I just finished reading A Lesson Before Dying by Ernest J. Gaines (Random House, 1993). This is a beautiful novel that really brings home the personal and cultural harm of racism in America. It’s a system that we are all participating in, whether we want to believe it or not.

What I found especially moving in this story was the depiction of the effects that can be created by caring about another person. Not caring for someone, not pushing someone to do what we think is best for them––which meets our own needs. But true open and unconditional caring that allows a person to feel respected and honored as a human being, to find their own center. It is transformative for both the giver and the receiver.

Coincidently (?), I came across a related article in The Sun magazine the same day, called The Long Shadow, Bruce Perry on the Lingering Effects of Childhood Trauma*. In the article, Jeanne Supin interviews Perry, who is a child and adolescent psychiatrist and a neuroscientist. Perry has had a long career working with trauma survivors. He helped science to understand that children with behavior issues, often labeled as “trouble” or “problem” children, usually have a history of abuse and neglect. This history over-activates the stress-response system and rewires the brain to become hyper-vigilant, which can be emotionally and intellectually stunting. The brain shows measurable structural changes.

Perry found that the therapy so often prescribed for survivors could actually do more harm, by re-triggering the trauma. He also found that if those children were given the structure and stability and nurturing they’d been denied earlier in life, they could improve, sometimes dramatically. In other words, they benefited from caring.

These results are transferrable to adult survivors. War veterans who had the most PTSD also had histories of childhood neglect and abuse, and also benefited from caring. For the best outcomes in either child or adult survivors, the caring was offered but the reception of the caring was led by the trauma survivor. The receiver had to be the one to regulate the caring exchange. This kind of exchange is demonstrated perfectly by the characters in A Lesson Before Dying.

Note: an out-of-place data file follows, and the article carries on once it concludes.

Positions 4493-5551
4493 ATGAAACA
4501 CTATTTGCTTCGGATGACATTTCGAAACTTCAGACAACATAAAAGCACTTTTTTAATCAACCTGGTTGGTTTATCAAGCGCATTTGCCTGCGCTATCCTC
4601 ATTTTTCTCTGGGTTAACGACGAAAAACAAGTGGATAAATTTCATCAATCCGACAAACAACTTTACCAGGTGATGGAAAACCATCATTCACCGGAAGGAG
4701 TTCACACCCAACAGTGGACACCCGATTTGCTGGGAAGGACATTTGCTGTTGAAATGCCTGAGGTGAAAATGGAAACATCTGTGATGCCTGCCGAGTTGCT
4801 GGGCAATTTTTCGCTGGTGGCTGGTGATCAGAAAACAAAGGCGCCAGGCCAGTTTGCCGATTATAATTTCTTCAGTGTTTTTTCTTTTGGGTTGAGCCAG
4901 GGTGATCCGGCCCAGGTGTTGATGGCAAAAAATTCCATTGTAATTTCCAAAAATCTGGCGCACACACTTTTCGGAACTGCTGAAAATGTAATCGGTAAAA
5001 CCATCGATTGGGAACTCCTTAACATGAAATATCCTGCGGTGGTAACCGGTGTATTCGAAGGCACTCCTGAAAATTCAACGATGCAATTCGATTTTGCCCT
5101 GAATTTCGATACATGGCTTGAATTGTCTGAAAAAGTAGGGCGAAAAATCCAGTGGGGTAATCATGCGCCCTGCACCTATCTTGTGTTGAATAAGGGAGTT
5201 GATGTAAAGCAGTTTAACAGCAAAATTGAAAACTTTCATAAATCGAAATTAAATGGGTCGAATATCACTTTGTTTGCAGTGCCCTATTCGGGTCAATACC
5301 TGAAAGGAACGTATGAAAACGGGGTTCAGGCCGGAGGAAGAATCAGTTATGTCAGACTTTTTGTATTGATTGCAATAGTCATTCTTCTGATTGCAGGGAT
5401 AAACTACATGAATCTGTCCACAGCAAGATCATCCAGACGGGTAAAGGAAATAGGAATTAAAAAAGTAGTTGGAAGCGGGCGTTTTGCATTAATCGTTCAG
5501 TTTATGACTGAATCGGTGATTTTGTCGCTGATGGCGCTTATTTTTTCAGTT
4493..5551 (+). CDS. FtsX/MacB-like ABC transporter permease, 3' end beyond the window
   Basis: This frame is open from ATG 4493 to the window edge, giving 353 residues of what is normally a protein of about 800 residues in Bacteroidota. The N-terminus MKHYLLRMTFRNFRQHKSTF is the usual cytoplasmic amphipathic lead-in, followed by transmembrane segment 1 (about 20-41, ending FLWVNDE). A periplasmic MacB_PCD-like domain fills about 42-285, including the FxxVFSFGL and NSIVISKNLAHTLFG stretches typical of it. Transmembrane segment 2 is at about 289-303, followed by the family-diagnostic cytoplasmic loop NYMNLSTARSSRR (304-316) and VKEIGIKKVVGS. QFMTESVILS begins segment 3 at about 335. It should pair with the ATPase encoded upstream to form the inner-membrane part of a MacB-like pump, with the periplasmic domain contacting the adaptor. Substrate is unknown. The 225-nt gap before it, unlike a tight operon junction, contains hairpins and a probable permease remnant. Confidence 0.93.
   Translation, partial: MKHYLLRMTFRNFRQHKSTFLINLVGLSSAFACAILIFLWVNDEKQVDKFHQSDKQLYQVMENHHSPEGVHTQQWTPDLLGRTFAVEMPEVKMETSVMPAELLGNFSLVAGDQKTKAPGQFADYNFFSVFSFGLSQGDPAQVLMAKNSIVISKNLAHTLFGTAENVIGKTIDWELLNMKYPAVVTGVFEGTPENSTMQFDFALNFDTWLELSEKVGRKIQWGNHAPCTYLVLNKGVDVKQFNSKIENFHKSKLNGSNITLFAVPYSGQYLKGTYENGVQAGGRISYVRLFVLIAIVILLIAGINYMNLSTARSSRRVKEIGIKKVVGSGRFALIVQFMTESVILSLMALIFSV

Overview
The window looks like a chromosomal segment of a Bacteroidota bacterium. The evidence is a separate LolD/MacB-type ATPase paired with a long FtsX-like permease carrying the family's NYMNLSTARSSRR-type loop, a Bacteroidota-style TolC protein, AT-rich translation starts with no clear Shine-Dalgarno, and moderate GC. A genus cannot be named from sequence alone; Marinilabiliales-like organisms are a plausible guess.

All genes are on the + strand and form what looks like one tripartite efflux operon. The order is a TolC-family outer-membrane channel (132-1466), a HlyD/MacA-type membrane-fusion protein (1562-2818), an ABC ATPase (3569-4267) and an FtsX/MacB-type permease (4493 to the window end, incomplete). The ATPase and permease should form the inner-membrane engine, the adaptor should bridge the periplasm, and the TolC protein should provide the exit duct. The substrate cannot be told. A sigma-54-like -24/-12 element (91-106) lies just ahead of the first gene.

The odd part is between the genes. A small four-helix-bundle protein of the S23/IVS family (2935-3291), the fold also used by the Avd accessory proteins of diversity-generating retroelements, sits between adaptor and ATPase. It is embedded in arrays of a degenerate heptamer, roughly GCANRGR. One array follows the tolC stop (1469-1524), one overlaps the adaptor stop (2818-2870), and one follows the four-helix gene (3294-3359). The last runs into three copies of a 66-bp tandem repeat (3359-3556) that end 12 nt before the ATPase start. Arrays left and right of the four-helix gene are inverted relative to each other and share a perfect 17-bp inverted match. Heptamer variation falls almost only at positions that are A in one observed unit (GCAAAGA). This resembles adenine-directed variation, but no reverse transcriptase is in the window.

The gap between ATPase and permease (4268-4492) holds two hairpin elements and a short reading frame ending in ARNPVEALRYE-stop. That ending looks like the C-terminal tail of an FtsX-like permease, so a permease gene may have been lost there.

The take-away for me is two-fold. On a personal level, as a survivor of multiple traumas, it is important that I am caring with myself. Truly caring, as in patient and nurturing and loving. On a cultural level, I want to be caring when interacting with others. I know that people are carrying all kinds of trauma with them, both historical and current, based on their skin color, gender, religion, sexual preference, socio-economic level, mental and physical health. Caring means that I offer these people––which is everyone, really––patience and positive regard, in every single interaction that I can. That I offer this without the expectation of a visible result, without doing it to meet my own needs.

Caring has always been a moral imperative. I believe that True Caring, especially in today’s cultural climate, is a necessity for the survival of our species.


* See the article at: